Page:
You may have noticed that the bid price suddenly changes, from being a uniform figure , to something like x pounds and 53 pence (or whatever your currency is). At that point a bidder has added a few extra pence to their bid, and the odd pence are carried onwards up the bidding scale. If you're not sure how the calculation is made then my advice would be to just be to bid a few pence more than the minimum figure required (and indicated). Risky, if you really want the item, but you may save yourself one bid increment per auction, which all adds up.

When an item is "won" in the dying seconds (and sometimes even the very last second), not only do the unsuccessful bidders feel cheated but the seller often feels cheated too. That's why many sellers will remind buyers of the "danger" of being "sniped" and extolling the best way of "defeating" snipers (submitting the highest proxy bid the bidder can afford, well before the end of the auction). But what if you want to be a sniper too?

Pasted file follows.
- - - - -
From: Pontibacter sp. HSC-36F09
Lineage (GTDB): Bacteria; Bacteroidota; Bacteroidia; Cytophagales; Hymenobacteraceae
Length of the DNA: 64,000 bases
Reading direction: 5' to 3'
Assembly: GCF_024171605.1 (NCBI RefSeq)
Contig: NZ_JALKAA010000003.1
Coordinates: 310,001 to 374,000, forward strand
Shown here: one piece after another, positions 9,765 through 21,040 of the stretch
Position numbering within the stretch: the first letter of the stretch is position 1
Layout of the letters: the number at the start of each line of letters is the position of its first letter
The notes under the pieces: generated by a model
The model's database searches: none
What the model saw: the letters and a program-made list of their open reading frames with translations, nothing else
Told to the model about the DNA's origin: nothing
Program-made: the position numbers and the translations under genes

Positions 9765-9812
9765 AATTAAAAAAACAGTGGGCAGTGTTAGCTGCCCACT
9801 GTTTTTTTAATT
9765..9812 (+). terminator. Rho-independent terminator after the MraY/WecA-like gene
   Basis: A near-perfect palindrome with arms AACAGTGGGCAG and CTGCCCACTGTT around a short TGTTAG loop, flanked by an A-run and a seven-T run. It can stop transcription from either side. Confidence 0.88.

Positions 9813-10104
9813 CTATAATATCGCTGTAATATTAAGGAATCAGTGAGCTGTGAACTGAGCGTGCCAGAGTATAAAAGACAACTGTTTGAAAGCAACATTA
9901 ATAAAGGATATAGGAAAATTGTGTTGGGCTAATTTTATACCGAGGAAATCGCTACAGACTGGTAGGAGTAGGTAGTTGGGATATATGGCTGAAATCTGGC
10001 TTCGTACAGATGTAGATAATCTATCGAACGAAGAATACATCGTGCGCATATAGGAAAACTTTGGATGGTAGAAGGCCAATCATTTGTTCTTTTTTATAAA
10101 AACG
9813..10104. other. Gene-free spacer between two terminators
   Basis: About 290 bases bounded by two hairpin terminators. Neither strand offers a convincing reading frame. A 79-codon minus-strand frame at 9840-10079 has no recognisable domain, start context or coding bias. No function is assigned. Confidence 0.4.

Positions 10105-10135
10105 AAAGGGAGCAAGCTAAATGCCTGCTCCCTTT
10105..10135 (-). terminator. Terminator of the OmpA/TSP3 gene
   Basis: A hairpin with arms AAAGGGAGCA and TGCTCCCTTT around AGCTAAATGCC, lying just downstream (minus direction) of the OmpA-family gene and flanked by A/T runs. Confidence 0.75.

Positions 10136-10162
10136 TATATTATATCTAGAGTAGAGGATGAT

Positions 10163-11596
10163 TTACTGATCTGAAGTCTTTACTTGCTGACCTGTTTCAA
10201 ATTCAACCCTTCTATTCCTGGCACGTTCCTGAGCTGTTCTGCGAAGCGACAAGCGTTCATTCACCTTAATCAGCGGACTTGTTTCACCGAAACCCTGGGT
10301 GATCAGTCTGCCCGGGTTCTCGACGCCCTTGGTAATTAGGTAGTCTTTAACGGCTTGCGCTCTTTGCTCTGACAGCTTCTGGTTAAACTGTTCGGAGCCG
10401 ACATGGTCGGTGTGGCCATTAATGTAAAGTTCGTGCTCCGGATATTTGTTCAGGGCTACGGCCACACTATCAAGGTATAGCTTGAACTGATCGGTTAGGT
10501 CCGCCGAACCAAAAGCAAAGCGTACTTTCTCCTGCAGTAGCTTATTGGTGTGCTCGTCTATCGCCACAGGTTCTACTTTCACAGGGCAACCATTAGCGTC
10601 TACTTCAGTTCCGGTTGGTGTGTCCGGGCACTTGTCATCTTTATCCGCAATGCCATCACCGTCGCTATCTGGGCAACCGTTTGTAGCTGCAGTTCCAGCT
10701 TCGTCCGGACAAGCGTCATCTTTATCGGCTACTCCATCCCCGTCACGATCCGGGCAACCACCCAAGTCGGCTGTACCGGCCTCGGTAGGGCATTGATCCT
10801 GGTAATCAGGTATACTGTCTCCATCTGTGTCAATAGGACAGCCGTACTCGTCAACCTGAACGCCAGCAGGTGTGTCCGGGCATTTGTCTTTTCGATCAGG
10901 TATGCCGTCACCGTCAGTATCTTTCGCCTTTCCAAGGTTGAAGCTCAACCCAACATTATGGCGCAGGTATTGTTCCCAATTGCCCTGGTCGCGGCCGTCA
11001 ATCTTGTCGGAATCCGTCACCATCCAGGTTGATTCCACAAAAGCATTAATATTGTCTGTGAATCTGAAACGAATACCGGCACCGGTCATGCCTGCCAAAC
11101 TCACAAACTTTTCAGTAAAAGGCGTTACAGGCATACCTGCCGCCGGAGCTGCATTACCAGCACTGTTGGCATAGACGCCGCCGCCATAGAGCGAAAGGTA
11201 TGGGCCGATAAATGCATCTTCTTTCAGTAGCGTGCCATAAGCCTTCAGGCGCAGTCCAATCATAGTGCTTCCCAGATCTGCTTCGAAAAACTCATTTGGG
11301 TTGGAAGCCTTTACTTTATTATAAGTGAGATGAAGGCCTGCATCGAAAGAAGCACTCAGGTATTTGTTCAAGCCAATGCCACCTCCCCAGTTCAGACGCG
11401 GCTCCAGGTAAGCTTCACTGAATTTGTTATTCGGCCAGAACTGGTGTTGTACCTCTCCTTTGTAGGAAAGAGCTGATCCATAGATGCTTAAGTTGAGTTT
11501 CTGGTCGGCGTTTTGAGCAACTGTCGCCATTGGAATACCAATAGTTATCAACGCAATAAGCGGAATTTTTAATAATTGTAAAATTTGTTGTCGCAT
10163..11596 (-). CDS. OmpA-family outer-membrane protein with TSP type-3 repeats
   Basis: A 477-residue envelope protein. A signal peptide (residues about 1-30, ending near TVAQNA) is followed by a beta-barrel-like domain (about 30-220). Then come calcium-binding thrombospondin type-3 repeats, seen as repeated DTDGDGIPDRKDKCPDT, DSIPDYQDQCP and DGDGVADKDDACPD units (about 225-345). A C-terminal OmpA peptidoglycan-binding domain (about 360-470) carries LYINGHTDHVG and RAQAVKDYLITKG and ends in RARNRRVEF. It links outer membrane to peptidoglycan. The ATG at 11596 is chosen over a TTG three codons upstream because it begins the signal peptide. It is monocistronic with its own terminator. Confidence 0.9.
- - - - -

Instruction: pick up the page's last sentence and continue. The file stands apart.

From a moral standpoint you have to make your own judgement, but the practice is very common on eBay and a whole industry has grown up around this potentially successful strategy, with dozens of products available to automate the procedure.  It's easy to find one that offers a free trial. If there are several snipers ready to pounce on the same item, each snipers will have set their maximum amount, which will be submitted as a proxy bid to eBay in the normal way, and the only difference is that the bid is submitted automatically as close to the auction's end as possible. The end result is that the bidder, or indeed the sniper, with the highest proxy bid wins and, by definition, the whole point of sniping is to win with a lower bid, so it is by no means certain that you will succeed every time. A useful technique for some buyers, but risky to rely on 3rd party software interaction for that "must have" Filofax.